Ilise Greenstein’s The Sister Chapel

artist-designed chapels
Ilise Greenstein’s The Sister Chapel

While admiring Michelangelo’s Sistine Chapel in the 1970s, artist Ilise Greenstein began to question women’s relationship to God: “Where was woman in man’s relationship to God? God and Adam touching hands—almost. Where was Eve? I decided that I would challenge the Michelangelo concept; I would retell the myth of creation,” she stated. Inspired to create an alternative to traditionally patriarchal buildings, in 1978, after years of collaboration with a wide range of female artists, she opened The Sister Chapel at PS1 in Queens. The chapel features 11 massive portraits of heroic women, chosen by each of the contributing artists: June Blum painted Betty Friedan, Alice Neel painted Bella Abzug, and Elsa Goldsmith painted Joan of Arc, creating a space that has become an ode to the power of women. Though lost to history for many years, in 2016 Rowan University in Glassboro, New Jersey, reinstalled the installation where it can still be found today.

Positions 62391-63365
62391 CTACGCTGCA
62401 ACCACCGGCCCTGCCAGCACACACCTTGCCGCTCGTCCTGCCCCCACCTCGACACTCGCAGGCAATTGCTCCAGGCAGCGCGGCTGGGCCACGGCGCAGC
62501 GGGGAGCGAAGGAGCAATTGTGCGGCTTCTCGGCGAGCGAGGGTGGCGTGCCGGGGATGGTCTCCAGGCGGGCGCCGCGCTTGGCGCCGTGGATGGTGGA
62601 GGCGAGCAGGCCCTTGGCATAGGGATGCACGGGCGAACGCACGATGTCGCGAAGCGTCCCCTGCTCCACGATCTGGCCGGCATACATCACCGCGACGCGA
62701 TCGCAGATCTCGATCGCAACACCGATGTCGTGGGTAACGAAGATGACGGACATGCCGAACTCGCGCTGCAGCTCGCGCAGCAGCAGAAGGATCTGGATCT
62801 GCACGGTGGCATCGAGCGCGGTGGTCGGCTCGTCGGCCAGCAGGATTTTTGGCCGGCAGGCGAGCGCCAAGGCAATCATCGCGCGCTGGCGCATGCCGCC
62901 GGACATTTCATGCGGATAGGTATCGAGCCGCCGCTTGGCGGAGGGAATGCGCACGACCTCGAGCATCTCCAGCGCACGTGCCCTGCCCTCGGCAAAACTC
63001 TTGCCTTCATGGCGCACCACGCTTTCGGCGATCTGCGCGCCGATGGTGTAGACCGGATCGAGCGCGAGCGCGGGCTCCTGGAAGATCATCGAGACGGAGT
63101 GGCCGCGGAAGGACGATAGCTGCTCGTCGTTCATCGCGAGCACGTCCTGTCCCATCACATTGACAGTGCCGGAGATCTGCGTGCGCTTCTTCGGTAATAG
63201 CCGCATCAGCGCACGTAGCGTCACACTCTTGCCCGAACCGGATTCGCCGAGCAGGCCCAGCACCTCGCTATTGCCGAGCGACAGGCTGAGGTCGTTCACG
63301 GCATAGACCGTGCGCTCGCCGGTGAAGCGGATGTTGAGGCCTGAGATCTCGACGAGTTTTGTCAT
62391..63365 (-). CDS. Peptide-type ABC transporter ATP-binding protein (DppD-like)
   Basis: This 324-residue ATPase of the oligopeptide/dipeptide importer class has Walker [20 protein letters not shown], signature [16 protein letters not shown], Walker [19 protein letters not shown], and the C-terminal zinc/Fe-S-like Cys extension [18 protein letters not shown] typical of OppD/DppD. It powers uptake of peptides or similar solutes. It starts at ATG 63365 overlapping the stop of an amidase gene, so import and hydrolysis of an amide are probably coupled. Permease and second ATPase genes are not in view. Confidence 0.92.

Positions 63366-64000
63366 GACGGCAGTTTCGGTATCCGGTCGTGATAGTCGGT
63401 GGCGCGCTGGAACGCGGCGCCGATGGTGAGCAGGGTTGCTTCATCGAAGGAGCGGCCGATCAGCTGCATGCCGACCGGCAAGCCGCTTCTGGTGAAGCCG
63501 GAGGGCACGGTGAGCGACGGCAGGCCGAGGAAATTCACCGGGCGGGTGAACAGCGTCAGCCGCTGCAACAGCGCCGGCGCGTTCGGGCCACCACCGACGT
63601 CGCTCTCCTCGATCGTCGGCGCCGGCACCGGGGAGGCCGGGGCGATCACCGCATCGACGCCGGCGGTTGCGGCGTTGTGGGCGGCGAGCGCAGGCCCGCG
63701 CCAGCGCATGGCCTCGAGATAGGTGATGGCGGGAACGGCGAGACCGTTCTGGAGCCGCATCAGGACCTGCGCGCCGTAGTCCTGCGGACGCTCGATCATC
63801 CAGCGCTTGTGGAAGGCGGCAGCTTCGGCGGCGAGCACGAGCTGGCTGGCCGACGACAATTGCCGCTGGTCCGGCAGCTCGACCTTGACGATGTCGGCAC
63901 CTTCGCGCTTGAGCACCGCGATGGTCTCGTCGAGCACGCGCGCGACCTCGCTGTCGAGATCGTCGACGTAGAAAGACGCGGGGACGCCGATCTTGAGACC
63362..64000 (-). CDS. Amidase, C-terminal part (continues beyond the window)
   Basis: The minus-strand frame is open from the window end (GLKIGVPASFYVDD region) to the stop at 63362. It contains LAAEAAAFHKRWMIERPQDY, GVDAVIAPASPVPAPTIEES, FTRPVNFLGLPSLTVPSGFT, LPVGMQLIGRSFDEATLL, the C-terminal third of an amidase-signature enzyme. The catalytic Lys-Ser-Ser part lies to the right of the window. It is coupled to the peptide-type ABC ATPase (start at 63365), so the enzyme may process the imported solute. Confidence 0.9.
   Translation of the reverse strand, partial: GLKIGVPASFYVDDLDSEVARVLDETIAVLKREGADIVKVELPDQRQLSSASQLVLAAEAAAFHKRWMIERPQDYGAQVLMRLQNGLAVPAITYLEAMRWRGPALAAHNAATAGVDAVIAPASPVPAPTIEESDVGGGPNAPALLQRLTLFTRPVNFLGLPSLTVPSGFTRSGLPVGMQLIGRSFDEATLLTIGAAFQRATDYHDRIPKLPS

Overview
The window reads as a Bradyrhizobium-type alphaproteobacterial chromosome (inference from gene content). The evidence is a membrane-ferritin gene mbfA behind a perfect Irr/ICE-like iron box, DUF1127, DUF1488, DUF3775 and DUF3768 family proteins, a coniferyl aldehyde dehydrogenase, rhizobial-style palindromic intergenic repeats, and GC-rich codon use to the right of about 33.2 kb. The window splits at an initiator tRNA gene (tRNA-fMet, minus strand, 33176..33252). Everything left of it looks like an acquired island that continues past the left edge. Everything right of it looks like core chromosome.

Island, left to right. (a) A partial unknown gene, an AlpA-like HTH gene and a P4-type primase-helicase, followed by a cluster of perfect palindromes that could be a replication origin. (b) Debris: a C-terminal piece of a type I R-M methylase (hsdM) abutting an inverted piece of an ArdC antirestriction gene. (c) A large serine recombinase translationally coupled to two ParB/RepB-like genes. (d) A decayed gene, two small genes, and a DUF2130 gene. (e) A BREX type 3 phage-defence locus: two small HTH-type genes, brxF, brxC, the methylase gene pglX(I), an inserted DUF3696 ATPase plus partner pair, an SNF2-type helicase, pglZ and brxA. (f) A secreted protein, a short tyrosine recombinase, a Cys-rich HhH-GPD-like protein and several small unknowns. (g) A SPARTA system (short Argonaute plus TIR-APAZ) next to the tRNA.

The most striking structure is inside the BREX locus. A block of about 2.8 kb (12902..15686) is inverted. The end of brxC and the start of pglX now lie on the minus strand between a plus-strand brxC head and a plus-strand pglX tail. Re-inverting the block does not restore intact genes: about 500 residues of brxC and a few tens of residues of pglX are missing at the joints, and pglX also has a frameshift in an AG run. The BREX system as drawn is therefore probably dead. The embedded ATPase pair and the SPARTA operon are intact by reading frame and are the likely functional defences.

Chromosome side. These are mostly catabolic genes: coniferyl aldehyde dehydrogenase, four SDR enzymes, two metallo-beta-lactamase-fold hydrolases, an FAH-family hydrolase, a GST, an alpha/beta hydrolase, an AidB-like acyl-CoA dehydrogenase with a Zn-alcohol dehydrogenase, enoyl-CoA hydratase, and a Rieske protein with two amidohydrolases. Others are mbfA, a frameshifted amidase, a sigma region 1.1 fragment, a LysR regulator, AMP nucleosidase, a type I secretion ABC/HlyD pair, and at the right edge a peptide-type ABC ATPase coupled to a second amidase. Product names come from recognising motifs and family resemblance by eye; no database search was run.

Ellsworth Kelly’s Austin

artist-designed chapels
Ellsworth Kelly’s Austin

The 2,715 square foot stone building, built on the grounds of Austin, Texas’ Blanton Museum of Art was never strictly intended to be a religious space. Designed by artist Elsworth Kelly, the installation (known as Kelly’s Austin), was first conceived in 1986 for a private collector. Inspired by the Romanesque and Byzantine architecture the artist saw in Paris while studying, the structure is Kelly’s only free-standing structure. Like the Rothko Chapel, it is intended to be a place for quiet contemplation; and the colour and use of light of this artist-designed chapel provides the visitor with a spiritual experience.

Theaster Gates’ Sanctum

Theaster Gates' Sanctum
Theaster Gates’ Sanctum